“Power corrupts. PowerPoint corrupts absolutely.” – Edward Tufte
Want to know how much energy your new battery device will consume? The answer may be in Paris.
Wisebatt is an 11-person startup based in the French capital city, and they’ve produced a tool that estimates battery life and power consumption with remarkable accuracy. Remarkable, because you don’t have to give it very much information to go on. It works before you’ve created a single schematic or written a single line of code. Just draw a sketch (sort of) and it does the rest, predicting your system’s power consumption, give or take about 10%.
There’s something to be said for quick and dirty, and Wisebatt’s estimation tool is intended to give engineers and project teams a rough-and-ready way to try out different hardware and software options. Does replacing the Cypress PSoC with a Microchip PIC save us any power? Will changing the sleep mode of the interface chips hurt anything? Will the coin cell battery we want last for a week… or just a few hours? Wisebatt knows all.
The tool itself is web-based and looks like schematic-capture software. It has a library of over 7000 components from almost 100 different hardware vendors, and the roster includes MCUs, sensors, radio subsystems, serial interfaces, timers, analog components, passives, interface chips, and more. It also knows a lot about batteries.
You simply drag and drop components from the library and draw single lines to connect them. For example, a 16-bit bus between an MCU and a memory is a single line; so is an SPI interface, an I2C connection, or anything else. Wisebatt doesn’t need to know the detailed layout of your entire system, only which components are talking to which other components.
Software is even more abstract. The tool allows you to describe “behavior” using a meta-language, such as “wait for 500 milliseconds” or “read from device” or “transmit via RF.” From that, it knows how active the relevant components will be, and when they can safely sleep.
If this all sounds squishy and slapdash, it’s anything but. Wisebatt’s power estimations are based on detailed datasheet specs from each component, plus the team’s years of academic research and prototyping on real hardware. What they wanted was a way to estimate power consumption, manufacturing cost, component availability, and battery life before they committed to a particular circuit design or vendor choice. This chicken-and-egg problem eventually led to a new company and a new tool. After a few hundred tryouts on real hardware, they’re pretty confident the tool does what it’s supposed to.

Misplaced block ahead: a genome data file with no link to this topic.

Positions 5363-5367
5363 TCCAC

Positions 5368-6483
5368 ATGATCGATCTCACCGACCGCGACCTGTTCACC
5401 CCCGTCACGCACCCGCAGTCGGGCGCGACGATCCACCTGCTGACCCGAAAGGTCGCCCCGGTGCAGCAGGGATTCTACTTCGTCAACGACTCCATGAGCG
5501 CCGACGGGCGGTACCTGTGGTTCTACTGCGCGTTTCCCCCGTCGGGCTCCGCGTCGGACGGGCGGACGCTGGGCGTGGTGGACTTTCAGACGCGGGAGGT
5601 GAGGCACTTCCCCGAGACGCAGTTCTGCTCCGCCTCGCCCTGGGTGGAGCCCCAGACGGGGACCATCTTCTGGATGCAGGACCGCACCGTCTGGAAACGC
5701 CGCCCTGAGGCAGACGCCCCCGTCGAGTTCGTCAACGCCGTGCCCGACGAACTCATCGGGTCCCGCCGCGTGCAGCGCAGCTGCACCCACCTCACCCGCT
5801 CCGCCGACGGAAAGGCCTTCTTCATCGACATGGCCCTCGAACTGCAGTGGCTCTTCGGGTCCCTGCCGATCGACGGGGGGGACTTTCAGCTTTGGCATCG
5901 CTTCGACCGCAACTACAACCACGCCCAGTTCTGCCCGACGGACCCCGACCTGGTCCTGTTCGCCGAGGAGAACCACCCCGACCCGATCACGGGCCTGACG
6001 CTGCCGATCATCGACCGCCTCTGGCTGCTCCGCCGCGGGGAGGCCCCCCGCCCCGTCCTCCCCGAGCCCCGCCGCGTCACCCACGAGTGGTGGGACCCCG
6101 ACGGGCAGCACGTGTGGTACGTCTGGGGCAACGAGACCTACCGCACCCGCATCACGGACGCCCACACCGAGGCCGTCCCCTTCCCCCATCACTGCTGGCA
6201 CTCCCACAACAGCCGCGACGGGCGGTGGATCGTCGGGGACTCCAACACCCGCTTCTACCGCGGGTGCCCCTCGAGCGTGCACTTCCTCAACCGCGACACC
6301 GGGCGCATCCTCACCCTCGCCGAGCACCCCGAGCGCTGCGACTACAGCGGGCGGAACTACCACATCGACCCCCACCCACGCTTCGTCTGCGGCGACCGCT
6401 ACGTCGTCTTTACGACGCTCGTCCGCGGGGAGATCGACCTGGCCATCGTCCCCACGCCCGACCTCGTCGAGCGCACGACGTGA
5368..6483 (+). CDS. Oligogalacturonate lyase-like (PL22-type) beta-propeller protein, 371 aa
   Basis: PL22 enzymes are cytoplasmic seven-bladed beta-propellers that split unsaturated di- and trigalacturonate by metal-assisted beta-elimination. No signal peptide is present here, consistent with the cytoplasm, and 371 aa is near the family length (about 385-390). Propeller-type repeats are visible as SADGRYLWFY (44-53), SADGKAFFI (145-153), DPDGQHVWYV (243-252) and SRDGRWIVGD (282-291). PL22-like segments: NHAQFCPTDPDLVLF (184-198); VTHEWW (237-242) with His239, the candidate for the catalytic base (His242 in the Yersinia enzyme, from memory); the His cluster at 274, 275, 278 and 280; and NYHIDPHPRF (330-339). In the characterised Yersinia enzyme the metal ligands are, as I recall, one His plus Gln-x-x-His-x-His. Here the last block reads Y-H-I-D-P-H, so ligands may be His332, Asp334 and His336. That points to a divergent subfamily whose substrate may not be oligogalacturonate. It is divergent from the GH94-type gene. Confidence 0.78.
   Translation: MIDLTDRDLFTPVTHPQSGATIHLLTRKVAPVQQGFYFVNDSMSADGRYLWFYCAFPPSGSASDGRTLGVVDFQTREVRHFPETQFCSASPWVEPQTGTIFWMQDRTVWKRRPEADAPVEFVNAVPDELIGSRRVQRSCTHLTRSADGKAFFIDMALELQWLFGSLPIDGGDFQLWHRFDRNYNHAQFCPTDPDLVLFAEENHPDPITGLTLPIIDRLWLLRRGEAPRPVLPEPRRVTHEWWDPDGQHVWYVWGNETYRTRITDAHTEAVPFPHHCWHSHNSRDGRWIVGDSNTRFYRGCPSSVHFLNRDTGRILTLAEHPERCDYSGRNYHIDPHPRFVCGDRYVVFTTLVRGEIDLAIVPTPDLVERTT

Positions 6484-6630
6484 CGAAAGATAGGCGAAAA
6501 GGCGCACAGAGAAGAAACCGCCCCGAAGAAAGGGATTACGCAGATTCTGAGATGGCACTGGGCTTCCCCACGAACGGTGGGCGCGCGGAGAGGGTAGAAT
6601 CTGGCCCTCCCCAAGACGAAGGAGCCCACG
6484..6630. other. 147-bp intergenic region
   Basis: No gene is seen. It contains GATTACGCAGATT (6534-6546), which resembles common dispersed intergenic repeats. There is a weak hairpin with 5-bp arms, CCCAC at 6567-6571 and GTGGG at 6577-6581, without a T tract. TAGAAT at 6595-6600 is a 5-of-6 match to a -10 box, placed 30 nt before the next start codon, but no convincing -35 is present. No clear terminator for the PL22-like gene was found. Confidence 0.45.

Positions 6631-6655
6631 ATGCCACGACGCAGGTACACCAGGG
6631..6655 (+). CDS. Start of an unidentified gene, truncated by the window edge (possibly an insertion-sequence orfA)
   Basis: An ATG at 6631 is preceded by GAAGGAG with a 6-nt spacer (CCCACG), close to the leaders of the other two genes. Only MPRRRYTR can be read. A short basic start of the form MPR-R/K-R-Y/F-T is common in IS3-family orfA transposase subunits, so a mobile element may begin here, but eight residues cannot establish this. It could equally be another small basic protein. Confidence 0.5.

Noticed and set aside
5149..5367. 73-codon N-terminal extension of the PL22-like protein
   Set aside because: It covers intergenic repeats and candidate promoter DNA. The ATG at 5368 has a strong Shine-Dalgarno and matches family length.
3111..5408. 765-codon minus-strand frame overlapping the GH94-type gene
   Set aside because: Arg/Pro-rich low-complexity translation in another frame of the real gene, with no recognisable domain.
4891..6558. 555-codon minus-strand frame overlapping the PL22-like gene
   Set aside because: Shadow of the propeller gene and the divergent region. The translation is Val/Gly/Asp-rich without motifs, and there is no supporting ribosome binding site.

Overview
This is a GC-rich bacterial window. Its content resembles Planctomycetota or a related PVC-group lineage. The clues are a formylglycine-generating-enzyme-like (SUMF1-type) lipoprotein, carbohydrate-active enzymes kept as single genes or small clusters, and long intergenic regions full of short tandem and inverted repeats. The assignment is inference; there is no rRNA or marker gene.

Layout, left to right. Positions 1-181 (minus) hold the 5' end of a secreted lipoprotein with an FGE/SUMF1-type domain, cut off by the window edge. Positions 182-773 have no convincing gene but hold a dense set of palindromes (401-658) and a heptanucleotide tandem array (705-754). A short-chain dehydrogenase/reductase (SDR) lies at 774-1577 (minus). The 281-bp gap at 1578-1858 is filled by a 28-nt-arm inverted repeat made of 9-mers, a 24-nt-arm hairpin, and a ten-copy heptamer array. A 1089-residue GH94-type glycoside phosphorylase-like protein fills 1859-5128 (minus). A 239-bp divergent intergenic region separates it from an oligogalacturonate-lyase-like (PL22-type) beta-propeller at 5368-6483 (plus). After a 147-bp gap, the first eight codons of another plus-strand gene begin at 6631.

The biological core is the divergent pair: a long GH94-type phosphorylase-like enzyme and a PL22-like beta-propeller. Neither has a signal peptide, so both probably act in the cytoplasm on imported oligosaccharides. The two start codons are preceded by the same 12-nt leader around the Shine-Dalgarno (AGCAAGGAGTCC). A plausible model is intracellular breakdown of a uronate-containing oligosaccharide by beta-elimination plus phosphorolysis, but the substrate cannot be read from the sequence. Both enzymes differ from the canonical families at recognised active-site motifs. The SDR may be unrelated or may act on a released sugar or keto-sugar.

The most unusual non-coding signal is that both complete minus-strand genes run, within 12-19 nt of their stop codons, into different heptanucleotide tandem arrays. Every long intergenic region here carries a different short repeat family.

Swapping out one component for another doesn’t require redrawing any schematics or rethinking how the updated interfaces will work. Wisebatt simply replaces one chip’s power behavior with the other’s and updates its energy and cost estimates accordingly. It also knows if the new component has different sleep modes, and it models them appropriately. Finally, it models the different behaviors of different batteries and battery types (an Energizer EN91 vs. a Varta CR123A, for example) and how they’ll behave over the lifetime of the system.
Wisebatt positions its tool somewhere between Simulink and SPICE: It’s more accurate than the former but not as detailed as the latter. It’s more component-savvy than a generic mathematical tool but works on designs that haven’t reached the fine-toothed transistor modelling stage.
As befits a startup, Wisebatt offers individuals an unlimited free license to use its tool, provided all the work is done in public (à la open-source software and GitHub). Professional users pay a $79 monthly fee in exchange for privacy, and bigger corporations can negotiate a site license with Wisebatt directly.
It’s not a circuit simulator, a schematic tool, a compiler, or a debugger. But it is sanity checking made easy, and it’s more effective than a whiteboard at trying out different ideas. For about the price of the engineering team’s doughnuts, Wisebatt might help you plan your next design.